A writer for CNN Parents wrote an article discussing how parents can tell when their children are having trouble distinguishing fantasy from reality. It talks with a variety of experts, but when you examine their language, even they seem to be doing little more than guessing what might have led these two girls to attempt murder: “It may be kind of an inability to hold the potential consequences and reality in mind.” “”I think it’s the chemistry between these two girls. It was insane.”
Just about every time a teen or young adult commits a violent and seemingly senseless crime, society turns to media influences for an explanation. Whether it’s video games, extreme music, paganism, occultism or scary stories, it’s always some external factor — not the young perpetrator — that bears the bulk of the blame. The second scapegoat, particularly with younger kids or kids with developmental delays (like Adam Lanza) is their parents. As the news cycle on this stabbing matures, attention has now turned to Morgan Geyser’s father, who is allegedly fond of goth and metal cultures and who was also interested in Slender Man. But you can’t blame a man with countercultural interests — and who shares those interests with his daughter — for a killing. Not on that basis alone. There are far too many counter-examples.
The girls’ own attorney has openly acknowledged that they should undergo psychiatric evaluation. While “mental illness” is even more vague than “Slender Man” as an explanation, at least it begins the inquiry with the perpetrator. But others, including Joseph Laycock, have suggested that the girls aren’t mentally ill exactly: he cites other sources who say the intensity of their friendship might have been the spark for the crime, or that they simply blamed their acts on Slender Man to convince the police to go easier on them. Then he offers his own take:
I submit that Geyser and Weier were engaged in a form of play that extended the Slender Man legend complex through performance. Then, in a moment of lowered inhibitions, irrevocable consequences occurred, making the play world real. … The girls’ fascination with Slender Man was performative. Anna Freud noted that children often pretend to be monsters, acting out the very thing that they fear.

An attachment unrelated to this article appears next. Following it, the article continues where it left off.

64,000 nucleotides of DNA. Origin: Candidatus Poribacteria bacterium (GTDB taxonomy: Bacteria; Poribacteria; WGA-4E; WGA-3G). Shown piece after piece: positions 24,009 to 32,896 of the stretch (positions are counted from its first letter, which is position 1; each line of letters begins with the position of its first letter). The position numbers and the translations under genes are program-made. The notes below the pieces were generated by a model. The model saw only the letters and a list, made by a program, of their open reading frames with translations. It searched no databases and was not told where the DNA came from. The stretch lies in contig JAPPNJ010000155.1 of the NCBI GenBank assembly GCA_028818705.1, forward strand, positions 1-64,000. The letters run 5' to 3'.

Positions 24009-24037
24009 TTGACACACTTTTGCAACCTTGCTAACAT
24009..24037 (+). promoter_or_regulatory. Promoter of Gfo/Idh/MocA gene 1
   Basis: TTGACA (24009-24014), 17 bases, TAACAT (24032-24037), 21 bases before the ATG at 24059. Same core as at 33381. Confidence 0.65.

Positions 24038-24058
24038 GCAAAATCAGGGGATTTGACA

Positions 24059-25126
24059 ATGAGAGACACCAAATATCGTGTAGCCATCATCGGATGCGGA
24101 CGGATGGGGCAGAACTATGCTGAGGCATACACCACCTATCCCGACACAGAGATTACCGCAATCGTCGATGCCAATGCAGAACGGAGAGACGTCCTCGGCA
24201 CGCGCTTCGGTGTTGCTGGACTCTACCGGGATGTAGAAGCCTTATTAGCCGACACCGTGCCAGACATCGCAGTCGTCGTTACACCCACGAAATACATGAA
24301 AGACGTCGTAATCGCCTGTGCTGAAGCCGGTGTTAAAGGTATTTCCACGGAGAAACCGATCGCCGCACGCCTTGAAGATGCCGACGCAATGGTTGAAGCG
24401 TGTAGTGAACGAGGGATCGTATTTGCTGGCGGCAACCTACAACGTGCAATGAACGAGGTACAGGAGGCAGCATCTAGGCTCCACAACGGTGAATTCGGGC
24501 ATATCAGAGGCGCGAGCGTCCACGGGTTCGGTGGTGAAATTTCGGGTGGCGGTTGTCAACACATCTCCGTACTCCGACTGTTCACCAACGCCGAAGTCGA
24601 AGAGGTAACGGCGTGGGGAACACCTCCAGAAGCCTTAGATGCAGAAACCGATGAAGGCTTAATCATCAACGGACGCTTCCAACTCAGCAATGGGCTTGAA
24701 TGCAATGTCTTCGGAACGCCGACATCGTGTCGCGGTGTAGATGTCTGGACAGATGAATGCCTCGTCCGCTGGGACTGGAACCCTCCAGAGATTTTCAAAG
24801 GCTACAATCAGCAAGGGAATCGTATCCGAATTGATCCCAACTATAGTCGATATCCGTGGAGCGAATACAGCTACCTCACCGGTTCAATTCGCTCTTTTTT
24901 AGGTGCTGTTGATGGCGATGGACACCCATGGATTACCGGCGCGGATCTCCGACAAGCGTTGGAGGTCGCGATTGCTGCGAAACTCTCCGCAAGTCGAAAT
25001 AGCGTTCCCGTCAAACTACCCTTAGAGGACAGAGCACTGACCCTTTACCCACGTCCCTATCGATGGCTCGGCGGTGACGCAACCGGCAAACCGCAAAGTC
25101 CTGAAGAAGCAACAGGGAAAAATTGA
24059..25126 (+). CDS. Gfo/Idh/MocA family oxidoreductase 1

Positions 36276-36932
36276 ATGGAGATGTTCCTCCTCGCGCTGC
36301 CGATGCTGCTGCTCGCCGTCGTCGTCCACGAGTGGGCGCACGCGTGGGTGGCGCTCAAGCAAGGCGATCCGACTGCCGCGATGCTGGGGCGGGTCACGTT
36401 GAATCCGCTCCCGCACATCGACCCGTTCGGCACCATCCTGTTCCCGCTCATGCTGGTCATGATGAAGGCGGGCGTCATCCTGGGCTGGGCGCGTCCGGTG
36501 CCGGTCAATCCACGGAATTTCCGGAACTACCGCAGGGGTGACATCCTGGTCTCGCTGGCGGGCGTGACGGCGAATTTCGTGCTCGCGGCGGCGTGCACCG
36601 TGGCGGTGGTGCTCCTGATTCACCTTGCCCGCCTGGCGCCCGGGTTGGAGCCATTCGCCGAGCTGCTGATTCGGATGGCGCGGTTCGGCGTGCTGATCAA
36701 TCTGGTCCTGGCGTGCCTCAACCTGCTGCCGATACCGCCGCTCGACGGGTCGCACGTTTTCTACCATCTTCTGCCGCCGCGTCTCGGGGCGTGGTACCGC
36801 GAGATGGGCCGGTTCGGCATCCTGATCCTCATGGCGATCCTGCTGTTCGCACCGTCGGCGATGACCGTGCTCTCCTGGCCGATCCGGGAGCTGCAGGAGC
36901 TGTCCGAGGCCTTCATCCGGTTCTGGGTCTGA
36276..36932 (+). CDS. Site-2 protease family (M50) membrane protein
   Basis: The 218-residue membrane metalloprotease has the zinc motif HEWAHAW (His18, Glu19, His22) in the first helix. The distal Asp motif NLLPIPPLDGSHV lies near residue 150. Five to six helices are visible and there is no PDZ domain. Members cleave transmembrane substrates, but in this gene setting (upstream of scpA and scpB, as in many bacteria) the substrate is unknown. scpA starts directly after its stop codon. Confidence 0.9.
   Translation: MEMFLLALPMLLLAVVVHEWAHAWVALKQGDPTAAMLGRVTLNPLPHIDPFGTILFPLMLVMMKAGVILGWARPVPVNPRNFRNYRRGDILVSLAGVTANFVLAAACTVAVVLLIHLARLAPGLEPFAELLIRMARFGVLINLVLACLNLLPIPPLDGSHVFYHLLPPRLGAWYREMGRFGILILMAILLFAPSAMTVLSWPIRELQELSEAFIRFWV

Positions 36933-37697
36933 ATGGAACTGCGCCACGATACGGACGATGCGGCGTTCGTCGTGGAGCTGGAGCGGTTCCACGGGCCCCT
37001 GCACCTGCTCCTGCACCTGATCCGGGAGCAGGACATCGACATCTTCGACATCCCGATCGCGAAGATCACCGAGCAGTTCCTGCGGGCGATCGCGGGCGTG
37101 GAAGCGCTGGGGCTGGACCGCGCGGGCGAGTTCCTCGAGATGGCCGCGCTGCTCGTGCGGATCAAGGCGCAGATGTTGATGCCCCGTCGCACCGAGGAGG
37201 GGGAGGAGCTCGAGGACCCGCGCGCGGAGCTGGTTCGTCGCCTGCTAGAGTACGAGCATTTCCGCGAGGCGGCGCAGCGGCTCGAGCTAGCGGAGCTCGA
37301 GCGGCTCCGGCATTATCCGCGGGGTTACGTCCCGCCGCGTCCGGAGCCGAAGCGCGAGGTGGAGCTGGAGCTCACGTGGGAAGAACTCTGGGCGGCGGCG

This difficult-to-comprehend crime comes on the heels of at least two others, including Elliot Rodgers’ rampage in Southern California and Miranda Barbour’s self-professed killing spree, which still hasn’t been proven. In Barbour’s case, she claimed she was a member of a Satanic cult. Journalists and police were correctly skeptical of Barbour’s claims, and that seems like an appropriate model for how we might approach the Wisconsin stabbing, too. In the wake of Rodgers’ spree, writer Mark Manson connected some of the dots on prior incidents of youth violence, from Columbine to Isla Vista, and came to an extremely important point about all of them: Nobody listened closely enough. He says:
Despite being relevant and important discussions, the glamorous headlines are ultimately distractions — they just feed into the carnage and the attention and the fame the killer desired. They are distractions from what is right in front of you and me and the victims of tomorrow’s shooting: people who need help. And while we’re all fighting over whose pet cause is more right and more true and more noble, there’s likely another young man out there, maybe suicidally depressed, maybe paranoid and delusional, maybe a psychopath, and he’s researching guns and bombs and mapping out schools and recording videos and thinking every day about the anger and hate he feels for this world. And no one is paying attention to him.